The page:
Bring Me a Book, YMCA Instill Love of Reading in Long Beach Preschoolers

Bring Me a Book, YMCA Instill Love of Reading in Long Beach Preschoolers



  • —Photo courtesy Bring Me a Book

Young readers explore a book donated by BMAB.


For two years, the YMCA Early Childhood Program has partnered with a California nonprofit, Bring Me a Book (BMAB), to lend high-quality books to preschool children.

BMAB puts together tote bags, with one or two hardcover picture books in each, and delivers them to the classroom. Then, children take turns bringing one bag home each week. Also included is a reading journal, where the parent and child can respond together to the book.

Altogether, the program provides the children 30 weeks worth of books.

The idea is to foster bonding between parent and child, and to prepare children for kindergarten — getting them ready to read, in the parlance of educators.

“Reading to your child every day is so important,” Andrea Sulsona, the executive director of the YMCA’s early childhood education program, said.

She oversees five preschools in the city, with about 100 students each. Every child in the program is below the state median income. The children’s socioeconomic status, together with the large number of students for whom English is a second language, can put these children at risk of falling behind their more privileged peers.

“We’ve engaged low-income families that typically are the most at risk,” she said. “Maybe they’re not in the habit (of reading to their children). But the bonding part alone is priceless.”

Cristina Cisneros, of Lakewood, has been reading to her 5-year-old son, Ignacio, every week since her YMCA preschool adopted the program.

“It’s been really, really helpful,” the mother of three said. “Since I work and my husband works, it’s really hard to spend time with them. Because it was a homework thing, I had to do it.”

She said she hadn’t been a regular reader to Ignacio or his younger siblings before, but she’s thoroughly converted to the idea.


Cristina and Ignacio Cisneros.

—Photo courtesy Cristina Cisneros

“My son has autism, and he has a speech delay,” she explained. “But these books really helped him a lot, because now he can use sentences. Also, he talks a lot more. And thanks to that, he also plays with other kids. Even his teacher was surprised at how much he’s learned.”

Barbara Egyud, of BMAB, said these are the stories that make her job worthwhile.

“In a previous life, I had worked for the Long Beach Public Library Foundation,” she said. “I know these kinds of programs work.”

She said BMAB works hard to make sure the children can see themselves in the books, with titles like “Last Stop on Market Street,” by Matt de la Peña, included alongside classics by Dr. Seuss and Laura Numeroff. Many of the books included are bilingual, too, she added.

“We make sure the collection represents the children,” she explained.

Cisneros said Ignacio loves the books with animal characters, and that his younger siblings have benefitted from family reading time. Her 3-year-old son also is autistic, but he too has made gains in language this year, she said. And her 1-year-old daughter, Annette, often pretends to read. The program even benefitted her husband, she said, by helping him learn how to read in English.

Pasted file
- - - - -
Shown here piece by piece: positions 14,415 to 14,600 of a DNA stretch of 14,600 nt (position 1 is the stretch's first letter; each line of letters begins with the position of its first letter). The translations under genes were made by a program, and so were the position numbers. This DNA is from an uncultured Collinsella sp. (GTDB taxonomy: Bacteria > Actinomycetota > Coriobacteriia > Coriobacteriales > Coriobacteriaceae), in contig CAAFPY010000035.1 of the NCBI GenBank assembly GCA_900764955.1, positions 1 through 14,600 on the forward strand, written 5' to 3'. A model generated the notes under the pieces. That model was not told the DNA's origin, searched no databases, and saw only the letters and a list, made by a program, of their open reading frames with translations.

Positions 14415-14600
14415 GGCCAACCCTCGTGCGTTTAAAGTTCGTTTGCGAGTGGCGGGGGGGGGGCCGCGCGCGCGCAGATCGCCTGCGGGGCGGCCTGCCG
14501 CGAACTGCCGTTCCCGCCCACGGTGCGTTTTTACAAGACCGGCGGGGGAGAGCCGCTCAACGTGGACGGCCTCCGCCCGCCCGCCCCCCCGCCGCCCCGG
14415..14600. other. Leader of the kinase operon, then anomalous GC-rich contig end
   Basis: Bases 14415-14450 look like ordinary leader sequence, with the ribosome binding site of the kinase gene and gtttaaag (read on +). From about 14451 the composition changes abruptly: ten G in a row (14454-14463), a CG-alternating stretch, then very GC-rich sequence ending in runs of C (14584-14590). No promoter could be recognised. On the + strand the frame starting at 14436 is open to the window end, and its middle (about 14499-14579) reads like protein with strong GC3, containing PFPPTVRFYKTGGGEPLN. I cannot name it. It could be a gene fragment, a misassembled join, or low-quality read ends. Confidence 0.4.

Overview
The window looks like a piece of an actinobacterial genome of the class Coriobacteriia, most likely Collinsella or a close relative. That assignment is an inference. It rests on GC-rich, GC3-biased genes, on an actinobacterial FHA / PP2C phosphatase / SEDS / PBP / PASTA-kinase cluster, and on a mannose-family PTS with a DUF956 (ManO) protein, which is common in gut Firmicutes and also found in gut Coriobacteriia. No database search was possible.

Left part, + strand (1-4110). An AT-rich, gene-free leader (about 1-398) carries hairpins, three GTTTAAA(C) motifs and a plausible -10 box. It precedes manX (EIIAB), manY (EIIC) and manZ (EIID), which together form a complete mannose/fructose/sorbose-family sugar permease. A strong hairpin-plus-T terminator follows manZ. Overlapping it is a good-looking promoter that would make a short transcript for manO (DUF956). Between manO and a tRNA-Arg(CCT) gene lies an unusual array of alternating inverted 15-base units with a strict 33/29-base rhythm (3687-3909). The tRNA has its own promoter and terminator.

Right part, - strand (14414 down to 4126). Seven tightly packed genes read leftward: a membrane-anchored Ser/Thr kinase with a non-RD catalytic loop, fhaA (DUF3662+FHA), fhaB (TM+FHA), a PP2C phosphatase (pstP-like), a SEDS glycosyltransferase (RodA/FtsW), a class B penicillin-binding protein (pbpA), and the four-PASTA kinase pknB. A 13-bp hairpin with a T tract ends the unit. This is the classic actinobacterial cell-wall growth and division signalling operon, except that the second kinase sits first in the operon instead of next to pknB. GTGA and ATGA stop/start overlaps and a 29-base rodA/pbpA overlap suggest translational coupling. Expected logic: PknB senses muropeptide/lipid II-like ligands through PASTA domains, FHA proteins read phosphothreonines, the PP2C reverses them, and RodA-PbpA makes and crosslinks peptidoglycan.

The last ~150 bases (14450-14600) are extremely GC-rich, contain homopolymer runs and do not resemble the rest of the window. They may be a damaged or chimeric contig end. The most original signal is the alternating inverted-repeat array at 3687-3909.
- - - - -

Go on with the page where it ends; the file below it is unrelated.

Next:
At 5:30 p.m. on Wednesday, June 29, Cisneros and the other YMCA preschool families who’ve completed the bookbag program take part in a celebration at Alexander Hamilton Middle School, 1060 E. 70th St.

The evening’s festivities will include performances by preschool children, family testimonials, a presentation of certificates, and photos with the storybook character Brown Bear. Refreshments will be served.

Each preschooler who completed the program will be given a BMAB tote bag, too — something they can use to bring books back and forth to and from the public library, continuing the shared reading tradition beyond preschool. Each bag also includes one new hardcover book.

“So they can start building their home library,” Egyud said.

For more information about Bring Me a Book, or to donate to the program, visit

Jennifer Rice Epstein can be reached

BMAB Southern California in the Press Telegram

Bring me a Book Foundation gives kids an early start on reading

By Rich Archbold

Five-year-old Abigail Villegas’ eyes lit up when she was asked about “Caps for Sale,” a popular children’s book.

The book, a 1938 classic written by Esphyr Slobodkina, tells the story of a cap salesman who has his hats stolen by monkeys, but he outsmarts them and gets his hats back.

The story teaches children about how to solve problems.

It was one of Abigail’s favorite books in a unique parent-child reading program developed by the Bring Me a Book Foundation.

“My daughter and I developed a super bond, having time to read books together,” her mother, Christian Valeria Sandoval, told a packed auditorium at McBride High School in Long Beach.

Abigail and her parents and grandmother were celebrating her graduation from a 30-week, in-home reading program completed by more than 400 YMCA children and families from five YMCA Greater Long Beach Early Childhood Education sites.

Bring Me a Book Foundation, founded in 1997 by Judy Koch, a former junior high school English teacher, provides books and other material to help preschool children read.

“Most of the families we serve do not have easy access to books,” said Andrea Sulsona, executive director of the YMCA early education program. “BMAB meets that need.”

Barbara Egyud, a BMAB staff member, said reading and literacy can be life-changing for low-income families.

“If parents are the child’s first teacher, then the home is the first classroom,” Egyud said.

There’s no question about the importance of early reading.

“Study after study proves that children who have exposure to high quality books, and who are read to on a daily basis, do better in school,” said Dale Petrulis, Bring Me a Book’s Southern California’s regional manager.